Bill would ban low-level traffic stops, but police raise safety concerns

Some Connecticut lawmakers hope to reduce deadly police encounters by banning low-level traffic stops. But police and Republican lawmakers are raising safety concerns.

Across the nation, dozens of minor traffic stops have turned fatal – and made national headlines. Here in Connecticut, Wethersfield police shot and killed an 18-year-old driver in 2019 who fled a traffic stop for “heavily tinted windows.” Prosecutors later ruled the shooting justified.
On Tuesday, the legislature’s Judiciary Committee considered a bill prohibiting stops for purely “secondary violations” such as tinted windows, a partly obstructed windshield and license plate, or for one broken headlight. Other secondary violations would include a recently expired registration or driver’s license.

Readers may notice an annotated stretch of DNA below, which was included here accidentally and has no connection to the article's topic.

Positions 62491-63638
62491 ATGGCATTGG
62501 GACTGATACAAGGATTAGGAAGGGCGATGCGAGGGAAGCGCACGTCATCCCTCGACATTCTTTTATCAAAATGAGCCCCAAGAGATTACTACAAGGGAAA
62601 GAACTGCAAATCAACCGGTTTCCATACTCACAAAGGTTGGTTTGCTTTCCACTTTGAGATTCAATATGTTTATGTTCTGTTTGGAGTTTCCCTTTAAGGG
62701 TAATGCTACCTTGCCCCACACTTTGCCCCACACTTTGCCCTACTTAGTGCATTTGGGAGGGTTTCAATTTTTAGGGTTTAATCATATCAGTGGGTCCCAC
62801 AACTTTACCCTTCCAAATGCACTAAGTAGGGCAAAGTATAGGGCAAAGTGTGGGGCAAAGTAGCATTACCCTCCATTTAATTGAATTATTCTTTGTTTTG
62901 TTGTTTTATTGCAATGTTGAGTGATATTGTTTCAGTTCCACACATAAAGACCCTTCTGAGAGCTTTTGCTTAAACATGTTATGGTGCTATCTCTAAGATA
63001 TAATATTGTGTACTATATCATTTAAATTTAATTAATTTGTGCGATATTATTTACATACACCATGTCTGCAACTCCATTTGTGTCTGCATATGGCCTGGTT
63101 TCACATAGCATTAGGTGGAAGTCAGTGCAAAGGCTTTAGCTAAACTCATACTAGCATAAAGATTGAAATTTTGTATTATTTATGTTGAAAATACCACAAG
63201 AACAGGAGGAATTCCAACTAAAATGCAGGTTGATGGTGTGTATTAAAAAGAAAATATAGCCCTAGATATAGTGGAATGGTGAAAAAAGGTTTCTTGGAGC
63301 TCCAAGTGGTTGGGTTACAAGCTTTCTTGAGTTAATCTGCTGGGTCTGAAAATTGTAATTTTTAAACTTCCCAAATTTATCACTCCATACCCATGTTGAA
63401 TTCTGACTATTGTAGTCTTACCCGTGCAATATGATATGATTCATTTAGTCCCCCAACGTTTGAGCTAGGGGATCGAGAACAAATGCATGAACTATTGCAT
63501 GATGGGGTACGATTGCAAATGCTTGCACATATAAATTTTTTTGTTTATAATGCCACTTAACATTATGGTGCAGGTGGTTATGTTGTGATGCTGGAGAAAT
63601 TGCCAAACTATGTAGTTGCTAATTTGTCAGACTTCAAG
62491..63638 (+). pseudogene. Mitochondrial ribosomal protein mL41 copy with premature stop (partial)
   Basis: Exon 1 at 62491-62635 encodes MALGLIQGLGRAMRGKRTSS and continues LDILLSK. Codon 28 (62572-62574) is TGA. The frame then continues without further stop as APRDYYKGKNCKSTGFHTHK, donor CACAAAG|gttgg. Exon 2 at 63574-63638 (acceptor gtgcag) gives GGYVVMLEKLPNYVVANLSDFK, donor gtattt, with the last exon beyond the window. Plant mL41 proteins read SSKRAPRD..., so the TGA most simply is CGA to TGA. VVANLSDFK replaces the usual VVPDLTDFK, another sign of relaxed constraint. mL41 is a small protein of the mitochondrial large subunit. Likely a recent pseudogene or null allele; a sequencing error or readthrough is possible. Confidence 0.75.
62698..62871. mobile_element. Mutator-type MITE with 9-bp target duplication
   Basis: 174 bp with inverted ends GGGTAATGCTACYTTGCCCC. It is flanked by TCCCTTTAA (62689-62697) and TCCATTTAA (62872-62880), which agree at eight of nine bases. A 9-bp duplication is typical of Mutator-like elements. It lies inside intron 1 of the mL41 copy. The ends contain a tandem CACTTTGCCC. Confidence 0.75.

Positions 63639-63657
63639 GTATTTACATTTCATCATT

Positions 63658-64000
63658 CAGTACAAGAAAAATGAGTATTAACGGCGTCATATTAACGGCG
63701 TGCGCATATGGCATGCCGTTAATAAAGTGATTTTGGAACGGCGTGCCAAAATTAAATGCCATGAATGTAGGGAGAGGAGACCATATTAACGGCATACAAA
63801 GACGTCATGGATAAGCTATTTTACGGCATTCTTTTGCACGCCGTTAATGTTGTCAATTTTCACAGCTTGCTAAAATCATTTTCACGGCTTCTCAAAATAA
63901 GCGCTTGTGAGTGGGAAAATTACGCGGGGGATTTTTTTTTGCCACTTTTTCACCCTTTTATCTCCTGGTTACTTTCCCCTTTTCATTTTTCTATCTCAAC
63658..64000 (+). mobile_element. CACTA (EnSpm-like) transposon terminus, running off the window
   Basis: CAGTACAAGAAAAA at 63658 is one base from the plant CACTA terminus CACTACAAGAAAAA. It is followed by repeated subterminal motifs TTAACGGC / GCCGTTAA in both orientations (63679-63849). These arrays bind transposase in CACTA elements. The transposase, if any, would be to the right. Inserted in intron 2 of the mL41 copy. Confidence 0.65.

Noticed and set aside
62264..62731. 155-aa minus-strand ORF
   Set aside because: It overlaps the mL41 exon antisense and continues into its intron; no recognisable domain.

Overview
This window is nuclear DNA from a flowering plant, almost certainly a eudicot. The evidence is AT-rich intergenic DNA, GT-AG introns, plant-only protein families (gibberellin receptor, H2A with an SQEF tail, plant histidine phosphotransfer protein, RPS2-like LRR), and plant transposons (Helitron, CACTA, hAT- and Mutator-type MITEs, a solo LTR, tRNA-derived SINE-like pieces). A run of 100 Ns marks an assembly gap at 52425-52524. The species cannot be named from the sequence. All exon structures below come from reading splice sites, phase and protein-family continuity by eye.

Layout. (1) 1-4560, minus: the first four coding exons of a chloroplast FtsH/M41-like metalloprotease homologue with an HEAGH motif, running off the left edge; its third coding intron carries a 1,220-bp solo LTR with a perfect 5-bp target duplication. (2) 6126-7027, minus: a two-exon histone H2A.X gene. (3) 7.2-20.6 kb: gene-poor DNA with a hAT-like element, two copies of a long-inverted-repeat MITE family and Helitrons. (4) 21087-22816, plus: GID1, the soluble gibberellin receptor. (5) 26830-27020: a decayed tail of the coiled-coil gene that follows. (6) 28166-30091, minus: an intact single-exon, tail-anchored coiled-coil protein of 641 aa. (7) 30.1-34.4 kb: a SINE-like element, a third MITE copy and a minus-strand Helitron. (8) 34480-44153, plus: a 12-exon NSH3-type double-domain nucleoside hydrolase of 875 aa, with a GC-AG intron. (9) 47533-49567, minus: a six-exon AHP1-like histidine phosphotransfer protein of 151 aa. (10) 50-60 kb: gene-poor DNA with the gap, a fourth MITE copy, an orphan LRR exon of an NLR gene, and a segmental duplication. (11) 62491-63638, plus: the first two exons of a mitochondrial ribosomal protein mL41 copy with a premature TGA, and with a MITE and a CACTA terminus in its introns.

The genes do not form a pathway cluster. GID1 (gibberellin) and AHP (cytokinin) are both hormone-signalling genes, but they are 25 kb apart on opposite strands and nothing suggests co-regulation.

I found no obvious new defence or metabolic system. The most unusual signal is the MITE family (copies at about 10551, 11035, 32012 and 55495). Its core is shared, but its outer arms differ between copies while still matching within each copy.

Critics worry the bill goes too far.

“I was coming home from Hartford the other night, and I came upon a car that had no taillights at all,” said state Rep. Pat Callahan (R-New Fairfield). “So, isn’t this a safety issue?”

“Out of 298,000 traffic crashes over the last three years, a light was a contributing factor – not the lead factor, but a contributing factor – in 0.05% of all traffic crashes,” said Ken Barone, a task force member who also manages UConn’s Institute for Municipal and Regional Policy and the Connecticut Racial Profiling Prohibition Project. “Black and Hispanic drivers are almost twice as likely to be stopped for low-level equipment and administrative offenses as white drivers.”

But police said the risks go beyond traffic safety. They argued that more stops lead to suspects in other crimes.

“Gun seizures increased by more than 65%, gun crimes declined in the target area by 49%. Drive-by shootings went from seven to one in the target area,” said GOP state Rep. Greg Howard, who’s also a Stonington police detective.

But other law enforcement pushed back on that idea.

“If the problem in your area is, let’s say, violent crime – what does conducting low-level traffic stops do for violent crime?” asked former Salt Lake City police chief Chris Burbank, who’s now vice president of the Center for Policing Equity.

Most other states already have “secondary” traffic violations, but what offenses qualify varies from place to place.

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